Many of my clients want privacy for certain windows while maximizing light and convenience. I steer them first toward window film if they aren’t likely to raise and lower blinds or open and close curtains due to location or propensity.
Window films come in a huge variety of patterns and levels of translucency. Window films are also friendly for “do-it-yourselfers”. Here are some ideas and resources. Whether your home is traditional or contemporary, you’ll find styles to suit.
The design above is by Maria Liv. This design and others by Maria Liv are available online from the Scandinavian Design Center.
The above designs are available in set sizes. If you want more flexibility to customize a design to your window or door or to design your own, check out Window Film Factory. Below are 2 of their stock designs but they will be customized for your window size.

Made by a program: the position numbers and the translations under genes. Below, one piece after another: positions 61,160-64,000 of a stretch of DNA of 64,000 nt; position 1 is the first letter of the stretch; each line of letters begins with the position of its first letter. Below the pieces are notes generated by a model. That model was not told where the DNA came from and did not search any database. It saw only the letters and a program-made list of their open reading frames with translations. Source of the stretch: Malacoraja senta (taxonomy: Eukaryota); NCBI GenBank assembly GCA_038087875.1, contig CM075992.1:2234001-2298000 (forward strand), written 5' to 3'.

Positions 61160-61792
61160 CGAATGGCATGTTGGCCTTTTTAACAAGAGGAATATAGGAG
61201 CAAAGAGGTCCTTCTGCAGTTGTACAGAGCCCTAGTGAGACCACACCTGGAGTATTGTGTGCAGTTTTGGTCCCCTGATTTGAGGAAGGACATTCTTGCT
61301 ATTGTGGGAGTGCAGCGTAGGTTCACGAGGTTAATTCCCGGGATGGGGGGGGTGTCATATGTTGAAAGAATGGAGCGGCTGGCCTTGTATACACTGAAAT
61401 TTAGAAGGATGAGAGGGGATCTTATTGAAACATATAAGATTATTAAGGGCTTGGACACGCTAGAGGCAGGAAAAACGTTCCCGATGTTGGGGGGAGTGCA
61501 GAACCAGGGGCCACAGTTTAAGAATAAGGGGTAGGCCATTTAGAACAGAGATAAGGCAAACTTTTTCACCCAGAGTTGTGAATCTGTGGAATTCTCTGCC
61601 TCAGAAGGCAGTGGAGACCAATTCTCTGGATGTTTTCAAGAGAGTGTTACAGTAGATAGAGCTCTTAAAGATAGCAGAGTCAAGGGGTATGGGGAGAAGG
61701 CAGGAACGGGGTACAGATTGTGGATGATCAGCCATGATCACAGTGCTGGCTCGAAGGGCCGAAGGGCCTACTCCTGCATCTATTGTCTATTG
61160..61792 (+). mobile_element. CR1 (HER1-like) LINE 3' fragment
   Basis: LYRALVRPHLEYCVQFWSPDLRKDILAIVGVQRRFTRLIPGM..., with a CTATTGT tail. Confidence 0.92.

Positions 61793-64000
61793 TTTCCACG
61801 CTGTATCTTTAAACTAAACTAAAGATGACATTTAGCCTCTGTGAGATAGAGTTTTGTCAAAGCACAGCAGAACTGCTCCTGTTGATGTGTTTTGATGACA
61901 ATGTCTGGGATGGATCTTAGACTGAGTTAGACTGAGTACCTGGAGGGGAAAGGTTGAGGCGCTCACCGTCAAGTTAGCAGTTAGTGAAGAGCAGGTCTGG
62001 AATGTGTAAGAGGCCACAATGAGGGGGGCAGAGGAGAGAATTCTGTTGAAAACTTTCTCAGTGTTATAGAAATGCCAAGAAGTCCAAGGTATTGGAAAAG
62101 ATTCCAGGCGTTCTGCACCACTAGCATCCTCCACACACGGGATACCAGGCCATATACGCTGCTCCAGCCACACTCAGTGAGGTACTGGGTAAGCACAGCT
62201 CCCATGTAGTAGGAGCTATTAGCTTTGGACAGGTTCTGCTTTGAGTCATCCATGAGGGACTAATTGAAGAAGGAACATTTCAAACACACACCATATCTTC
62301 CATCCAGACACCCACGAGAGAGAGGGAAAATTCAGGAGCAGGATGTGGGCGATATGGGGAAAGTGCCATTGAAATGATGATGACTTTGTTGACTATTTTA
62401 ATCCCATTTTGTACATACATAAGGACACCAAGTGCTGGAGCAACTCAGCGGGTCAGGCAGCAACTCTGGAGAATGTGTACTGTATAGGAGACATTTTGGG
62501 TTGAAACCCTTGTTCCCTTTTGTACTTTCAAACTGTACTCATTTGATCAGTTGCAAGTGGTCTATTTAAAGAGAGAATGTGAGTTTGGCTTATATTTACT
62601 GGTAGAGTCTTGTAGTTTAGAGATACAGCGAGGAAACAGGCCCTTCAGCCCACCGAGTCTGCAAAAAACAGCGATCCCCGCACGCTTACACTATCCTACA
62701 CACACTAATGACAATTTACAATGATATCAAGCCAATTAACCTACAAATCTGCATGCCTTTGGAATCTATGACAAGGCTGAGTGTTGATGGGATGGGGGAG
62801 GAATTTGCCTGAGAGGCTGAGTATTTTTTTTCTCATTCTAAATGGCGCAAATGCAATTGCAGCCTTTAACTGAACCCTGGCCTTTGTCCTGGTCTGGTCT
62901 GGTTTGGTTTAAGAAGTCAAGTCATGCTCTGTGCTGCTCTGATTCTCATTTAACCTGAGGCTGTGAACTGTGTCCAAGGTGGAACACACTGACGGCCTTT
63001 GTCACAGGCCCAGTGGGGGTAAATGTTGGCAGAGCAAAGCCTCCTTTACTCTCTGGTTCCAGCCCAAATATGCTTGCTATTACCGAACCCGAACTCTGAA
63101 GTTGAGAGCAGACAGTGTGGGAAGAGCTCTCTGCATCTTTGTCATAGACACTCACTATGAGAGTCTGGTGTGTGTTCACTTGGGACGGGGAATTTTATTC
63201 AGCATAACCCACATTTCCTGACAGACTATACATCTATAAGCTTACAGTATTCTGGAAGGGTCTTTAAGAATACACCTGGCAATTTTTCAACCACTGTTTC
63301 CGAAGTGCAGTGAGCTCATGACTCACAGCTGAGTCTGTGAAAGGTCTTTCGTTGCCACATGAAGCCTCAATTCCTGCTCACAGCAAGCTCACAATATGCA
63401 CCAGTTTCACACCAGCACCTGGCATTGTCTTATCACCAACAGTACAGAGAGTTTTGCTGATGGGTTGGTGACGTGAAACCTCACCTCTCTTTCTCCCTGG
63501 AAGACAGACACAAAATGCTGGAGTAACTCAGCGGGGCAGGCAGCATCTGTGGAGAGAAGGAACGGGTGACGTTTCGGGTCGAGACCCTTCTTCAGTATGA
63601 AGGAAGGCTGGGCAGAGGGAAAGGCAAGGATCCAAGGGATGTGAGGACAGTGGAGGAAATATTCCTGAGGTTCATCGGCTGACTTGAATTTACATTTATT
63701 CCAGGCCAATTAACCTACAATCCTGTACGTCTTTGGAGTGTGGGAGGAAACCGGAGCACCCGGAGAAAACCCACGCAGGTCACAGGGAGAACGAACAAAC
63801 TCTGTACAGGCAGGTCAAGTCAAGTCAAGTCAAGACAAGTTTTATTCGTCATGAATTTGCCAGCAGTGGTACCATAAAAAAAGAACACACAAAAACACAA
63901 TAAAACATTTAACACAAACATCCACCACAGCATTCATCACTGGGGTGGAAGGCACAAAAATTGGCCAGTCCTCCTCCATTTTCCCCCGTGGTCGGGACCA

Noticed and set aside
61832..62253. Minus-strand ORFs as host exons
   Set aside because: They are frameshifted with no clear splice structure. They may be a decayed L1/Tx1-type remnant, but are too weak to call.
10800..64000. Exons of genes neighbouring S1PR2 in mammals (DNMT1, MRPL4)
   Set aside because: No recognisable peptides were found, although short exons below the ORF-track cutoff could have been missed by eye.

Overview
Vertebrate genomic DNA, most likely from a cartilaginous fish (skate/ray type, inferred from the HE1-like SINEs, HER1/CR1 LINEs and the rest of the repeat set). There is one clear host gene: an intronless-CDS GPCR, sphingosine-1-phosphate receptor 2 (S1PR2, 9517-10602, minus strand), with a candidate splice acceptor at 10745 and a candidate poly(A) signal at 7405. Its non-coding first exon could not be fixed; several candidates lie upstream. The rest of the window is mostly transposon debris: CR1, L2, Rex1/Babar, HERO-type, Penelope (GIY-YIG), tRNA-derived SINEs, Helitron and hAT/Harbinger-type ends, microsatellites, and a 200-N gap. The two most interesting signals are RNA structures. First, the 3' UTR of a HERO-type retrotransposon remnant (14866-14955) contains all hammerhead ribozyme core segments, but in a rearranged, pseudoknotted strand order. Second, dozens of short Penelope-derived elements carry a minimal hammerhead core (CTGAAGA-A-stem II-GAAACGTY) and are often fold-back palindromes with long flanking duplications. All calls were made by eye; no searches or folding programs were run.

You can also use this company for written messages, house numbers or other alpha-numeric designs.
I used Decorative Films for the simple frosted film for the closet doors, below. They have a wide variety of films including floral patterns, stained glass patterns, and architectural patterns all of which can be ordered in a variety of widths and cut to the foot.
I recommend that you use self-clinging window film without adhesive. The directions are quite easy:
1. Cut the right size of the film and remove backpaper.
2. Spray window with water and soap solution.
Apply the film to the window and press bubbles out with a cloth or window scraper.
The film is easy to remove without leaving a trace.
I will advise that larger windows can be hard to do and you’ll need help. It took two of us to apply the film to the doors, above. Each panel was approximately 80 x 36. We probably could have used a 3rd hand. We also found it easier with these large expanses to remove the doors and lay them flat on saw horses.
I plan to use the left-over film to create a custom design on one of my own windows. I’ll apply the film as a single piece and then cut out designs with a utility knife. I’ll show you pictures when I’m done.
By the way, you can also pick up static cling window films at Home Depot and Lowes — you’ll just have less of a selection.